Eminent domain

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Eminent Domain is the power to take private property for public use by a state, municipality, or private person or corporation authorized to exercise functions of public character, following the payment of just compensation to the owner of that property. [1]

Eminent domain was also used to acquire the property that is now the Shenandoah National Park. In 1926 Congress passed the bill that would allow the park to be made, but simultaneously prohibiting the use of government funds to obtain the land that was needed. In the end, the Virginian government took the land of 500 families on the basis of putting it to public use. [2]

Local Applications

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Eminent domain was used extensively during the redevelopment of Vinegar Hill.[citation needed]

The process was also used to obtain a portion of the Hillsdale Drive Extension from Meadowbrook Creek LLC, the developer of Whole Foods, and has resulted in K-mart suing the developer for breaking their lease. [3]


On July 15, 1991, Charlottesville City Council approved a request from the University of Virginia to acquire properties along Lane Road for expansion of Jordan Hall. [4]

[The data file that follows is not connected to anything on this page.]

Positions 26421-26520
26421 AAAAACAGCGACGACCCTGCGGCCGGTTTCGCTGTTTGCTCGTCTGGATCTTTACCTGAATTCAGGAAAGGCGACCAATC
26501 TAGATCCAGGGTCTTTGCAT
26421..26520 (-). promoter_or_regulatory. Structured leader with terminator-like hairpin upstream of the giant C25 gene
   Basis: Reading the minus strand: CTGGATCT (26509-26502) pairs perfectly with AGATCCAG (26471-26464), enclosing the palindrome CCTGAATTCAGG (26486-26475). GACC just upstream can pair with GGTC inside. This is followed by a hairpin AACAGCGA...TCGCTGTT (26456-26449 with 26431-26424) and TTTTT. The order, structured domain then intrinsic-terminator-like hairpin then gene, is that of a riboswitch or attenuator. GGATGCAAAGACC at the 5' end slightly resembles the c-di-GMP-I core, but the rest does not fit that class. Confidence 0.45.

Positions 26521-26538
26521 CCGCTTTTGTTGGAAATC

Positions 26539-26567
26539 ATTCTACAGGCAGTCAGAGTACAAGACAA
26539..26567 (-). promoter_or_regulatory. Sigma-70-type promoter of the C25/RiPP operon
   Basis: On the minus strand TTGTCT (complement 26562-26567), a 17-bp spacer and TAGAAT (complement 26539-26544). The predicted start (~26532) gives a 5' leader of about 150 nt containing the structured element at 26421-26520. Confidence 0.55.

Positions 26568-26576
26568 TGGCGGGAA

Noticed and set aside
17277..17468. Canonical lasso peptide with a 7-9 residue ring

Nelson County

In another case, Starke Smith of Fisherville is urging officials to use the power of eminent domain to posses what is locally called the "Afton Slums". This property is located on Afton Mountain right next to Interstate 64 belonging to the Dulaney family. The property contains many dilapidated and vandalized buildings, which Smith says that the unsightly land could be deterring thousands of tourists each year, and he feels that the only way to prevent that is for the government to seize and fix up the land. However, Agusta County attorney Patrick Morgan said that the only way the government would be able to take ownership of the property was if it was causing a healthy of safety risk to nearby residents. [5]

Virginia reform

House Bill 5

Virginians voted on an amendment concerning eminent domain in November 2012. This amendment sought to change the text of the current Article I of the Bill of Rights and was proposed by Del. Robert B. Bell. Bell's goal with the new amendment is to only allow the minimum amount of private property to be taken for government use and for the owner to be aptly compensated. [6]

In the House of Delegates, this bill passed in the winter of 2012 with 83 votes for and 14 against. [7] When it was brought before the Senate, the bill passed by a much slimmer majority with 22 votes for and 16 votes against. [8]

In opposition, delegate David Toscano believes that our current laws concerning eminent domain are already satisfactory in the protection of the private property owner. He was quoted saying, “If a constitutional amendment gets passed, my worry is we won’t be able to invest in public infrastructure to the extent that we need to in Virginia.” [9]


External Links

Text of House Bill 5